Journal: African Journal of Ecology
Location: Marsabit Protected Area, Kenya

The distribution of 9 satellite-collared elephants (4 females, 5 bulls) around a volcanic shield with a forestsavanna habitat mosaic in Marsabit National Park and Reserve, Kenya, was influenced most heavily by proximity to drinking water (24% – 13% for permanent water bodies and 11% for seasonal rivers). Elevation contributed 15% to the variation in distribution, but this is probably because vegetation structure is very dependent on elevation – shrubland contributed 10%, and forest 9%, with elephants preferring high forested elevations in the dry season and low shrubland in the wet season. Human proximity was also significant: distance from human settlements contributed 8% and distance from minor roads 7%. 27% of the variation was not significantly correlated to anything in particular.

Ngene SM, Skidmore AK, Van Gils H, Douglas-Hamilton I, Omondi P, 2009. “Elephant distribution around a volcanic shield dominated by a mosaic of forest and savanna (Marsabit, Kenya)” African Journal of Ecology 47(2): 234-245, doi: 10.1111/j.1365-2028.2008.01018.x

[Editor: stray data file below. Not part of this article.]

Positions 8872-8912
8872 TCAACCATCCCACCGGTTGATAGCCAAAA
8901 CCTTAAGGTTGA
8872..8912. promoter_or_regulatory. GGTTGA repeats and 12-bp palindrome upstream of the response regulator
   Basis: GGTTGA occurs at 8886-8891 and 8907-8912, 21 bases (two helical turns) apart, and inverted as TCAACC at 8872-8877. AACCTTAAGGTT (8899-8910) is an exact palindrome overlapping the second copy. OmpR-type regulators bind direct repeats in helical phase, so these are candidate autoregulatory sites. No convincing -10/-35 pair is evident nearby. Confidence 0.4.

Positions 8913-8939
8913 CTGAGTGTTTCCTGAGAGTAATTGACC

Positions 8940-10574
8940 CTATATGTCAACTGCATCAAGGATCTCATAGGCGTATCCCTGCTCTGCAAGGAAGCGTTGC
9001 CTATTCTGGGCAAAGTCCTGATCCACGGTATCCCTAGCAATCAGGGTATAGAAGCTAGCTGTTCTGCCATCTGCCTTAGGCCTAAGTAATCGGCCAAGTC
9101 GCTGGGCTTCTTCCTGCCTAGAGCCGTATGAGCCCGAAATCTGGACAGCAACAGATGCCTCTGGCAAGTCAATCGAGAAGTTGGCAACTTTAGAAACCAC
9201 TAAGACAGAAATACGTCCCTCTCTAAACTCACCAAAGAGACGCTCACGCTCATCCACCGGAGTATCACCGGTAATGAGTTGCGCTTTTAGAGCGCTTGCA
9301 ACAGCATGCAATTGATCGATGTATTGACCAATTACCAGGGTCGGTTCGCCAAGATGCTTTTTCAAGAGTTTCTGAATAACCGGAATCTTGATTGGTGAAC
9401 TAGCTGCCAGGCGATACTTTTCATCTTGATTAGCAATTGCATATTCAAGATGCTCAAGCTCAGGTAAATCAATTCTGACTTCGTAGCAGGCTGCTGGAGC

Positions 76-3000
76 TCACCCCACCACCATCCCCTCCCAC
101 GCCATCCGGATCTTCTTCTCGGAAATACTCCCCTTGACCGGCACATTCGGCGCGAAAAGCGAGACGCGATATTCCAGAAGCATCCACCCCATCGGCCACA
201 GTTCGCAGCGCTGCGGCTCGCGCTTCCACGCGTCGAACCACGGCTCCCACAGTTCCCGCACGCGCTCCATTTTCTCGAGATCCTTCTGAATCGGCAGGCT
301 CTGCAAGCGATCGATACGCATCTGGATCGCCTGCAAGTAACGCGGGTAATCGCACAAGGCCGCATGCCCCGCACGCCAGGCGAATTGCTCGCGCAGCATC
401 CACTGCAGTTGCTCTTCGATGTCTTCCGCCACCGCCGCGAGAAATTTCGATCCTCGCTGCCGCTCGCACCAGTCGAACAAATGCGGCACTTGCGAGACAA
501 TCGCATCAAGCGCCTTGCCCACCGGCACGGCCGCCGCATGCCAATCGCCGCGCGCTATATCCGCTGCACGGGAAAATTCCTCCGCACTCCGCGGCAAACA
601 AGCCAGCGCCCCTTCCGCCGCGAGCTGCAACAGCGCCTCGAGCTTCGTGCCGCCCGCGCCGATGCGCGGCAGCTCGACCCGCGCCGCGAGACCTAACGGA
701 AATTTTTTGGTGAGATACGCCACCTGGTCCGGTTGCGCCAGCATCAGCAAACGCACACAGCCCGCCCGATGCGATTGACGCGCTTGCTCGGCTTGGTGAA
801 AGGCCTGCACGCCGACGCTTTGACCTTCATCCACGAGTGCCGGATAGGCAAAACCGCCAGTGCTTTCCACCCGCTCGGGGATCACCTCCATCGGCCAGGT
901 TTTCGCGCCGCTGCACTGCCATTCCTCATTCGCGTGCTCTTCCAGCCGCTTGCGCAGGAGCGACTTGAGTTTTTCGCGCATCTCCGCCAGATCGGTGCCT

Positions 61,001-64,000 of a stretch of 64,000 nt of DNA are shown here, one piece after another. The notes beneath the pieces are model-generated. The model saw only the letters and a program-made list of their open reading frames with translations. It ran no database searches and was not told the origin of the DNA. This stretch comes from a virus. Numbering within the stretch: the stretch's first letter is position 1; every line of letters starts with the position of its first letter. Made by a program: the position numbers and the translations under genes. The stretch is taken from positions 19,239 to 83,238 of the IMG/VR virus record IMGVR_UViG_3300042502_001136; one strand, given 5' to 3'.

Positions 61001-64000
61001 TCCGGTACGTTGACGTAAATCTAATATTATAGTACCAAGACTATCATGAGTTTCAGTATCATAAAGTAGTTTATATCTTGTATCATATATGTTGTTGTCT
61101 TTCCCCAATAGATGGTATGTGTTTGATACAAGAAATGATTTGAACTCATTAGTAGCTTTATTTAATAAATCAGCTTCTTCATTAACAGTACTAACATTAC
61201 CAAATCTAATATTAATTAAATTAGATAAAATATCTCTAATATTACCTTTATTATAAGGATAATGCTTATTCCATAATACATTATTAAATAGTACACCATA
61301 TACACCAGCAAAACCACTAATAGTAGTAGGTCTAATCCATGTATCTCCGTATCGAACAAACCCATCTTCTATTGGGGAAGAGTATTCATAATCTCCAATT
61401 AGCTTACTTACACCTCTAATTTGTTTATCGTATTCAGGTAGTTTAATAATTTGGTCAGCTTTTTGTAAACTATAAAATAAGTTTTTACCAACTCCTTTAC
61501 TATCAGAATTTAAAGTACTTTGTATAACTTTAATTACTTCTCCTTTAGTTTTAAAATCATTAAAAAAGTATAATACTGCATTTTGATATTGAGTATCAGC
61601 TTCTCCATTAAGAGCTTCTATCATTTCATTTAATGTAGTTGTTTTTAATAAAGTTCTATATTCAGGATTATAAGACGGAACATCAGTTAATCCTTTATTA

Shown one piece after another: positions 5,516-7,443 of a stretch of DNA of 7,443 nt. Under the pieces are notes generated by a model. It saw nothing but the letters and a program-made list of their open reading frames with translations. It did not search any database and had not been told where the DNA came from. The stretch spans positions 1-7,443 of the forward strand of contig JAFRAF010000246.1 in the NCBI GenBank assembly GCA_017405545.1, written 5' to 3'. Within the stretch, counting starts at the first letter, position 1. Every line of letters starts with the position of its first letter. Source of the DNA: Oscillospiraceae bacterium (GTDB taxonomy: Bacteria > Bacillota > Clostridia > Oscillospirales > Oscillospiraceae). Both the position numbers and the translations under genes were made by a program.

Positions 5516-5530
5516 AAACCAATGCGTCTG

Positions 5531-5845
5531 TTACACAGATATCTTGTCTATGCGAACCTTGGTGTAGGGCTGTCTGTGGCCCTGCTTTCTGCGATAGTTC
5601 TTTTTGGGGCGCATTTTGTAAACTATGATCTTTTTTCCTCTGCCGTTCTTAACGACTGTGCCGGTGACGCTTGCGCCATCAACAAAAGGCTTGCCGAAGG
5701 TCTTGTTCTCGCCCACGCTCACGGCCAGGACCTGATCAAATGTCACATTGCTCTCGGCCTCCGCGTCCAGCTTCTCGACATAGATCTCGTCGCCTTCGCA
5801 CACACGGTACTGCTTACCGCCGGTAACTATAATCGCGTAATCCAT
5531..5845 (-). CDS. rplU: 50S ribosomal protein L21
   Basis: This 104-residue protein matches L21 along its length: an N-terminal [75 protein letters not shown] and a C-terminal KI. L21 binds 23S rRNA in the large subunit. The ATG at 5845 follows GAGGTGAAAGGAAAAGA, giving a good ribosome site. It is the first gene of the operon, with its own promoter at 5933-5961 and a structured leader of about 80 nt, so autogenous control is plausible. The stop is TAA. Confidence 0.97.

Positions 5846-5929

Affiliations: Kenya Wildlife Service; International Institute for Geo-Information Science and Earth Observation (ITC); Save the Elephant Trust.

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Journal: African Journal of Ecology
Location: Serengeti, Tanzania

In the Tanzanian Serengeti, several female ostriches contribute their clutch to the same nest, with each nest containing up to 38 eggs. Eggs were laid sooner in the western low-altitude area than in the eastern uplands.

Ostrich – Struthio camelus

Magige FJ, Stokke BG, Sortland R, Røskaft E, 2009. “Breeding biology of ostriches (Struthio camelus) in the Serengeti ecosystem, Tanzania.” DOI: 10.1111/j.1365-2028.2008.01002.x
Affiliations: University of Dar es Salaam, Norwegian University of Science and Technology

Journal: Basic and Applied Ecology
Location: Hainich, Germany

In Hainich National Park, and old-growth forest in Germany, leaves in the upper canopy of eight tree species varied in size from 12.9 to 19.4 m2 per kg, were covered in 125 to 313 stomata per mm, contained 95-175mol Nitrogen per m2, and had a delta 13C value (the degree of carbon enrichment compared to inorganic matter, the more negative the higher), of -27.81 to -25.85 parts per thousand (typical of C3 photosynthesis). Sycamore, Hornbeam, Ash, and Linden saplings had a maximum CO2 assimilation rate (Amax, indicating photosynthetic rate) of 5.0 and 6.4 mumol m–2s–1. Adult Hornbeams had the lowest Amax (10.5), and Ash the highest (16.3). Lower canopy Ash also had the highest Amax (12.0, compared to 5.0-5.6).

Sycamore – Acer pseudoplatanus
Hornbeam – Carpinus betulus
Ash – Fraxinus Excelsior
Linden – Tilia platyphyllos

Hölscher D, 2004. “Leaf traits and photosynthetic parameters of saplings and adult trees of co-existing species in a temperate broad-leaved forest.” Basic and Applied Ecology, 5(2): 163-172, DOI: 10.1078/1439-1791-00218
Affiliations: University of Göttingen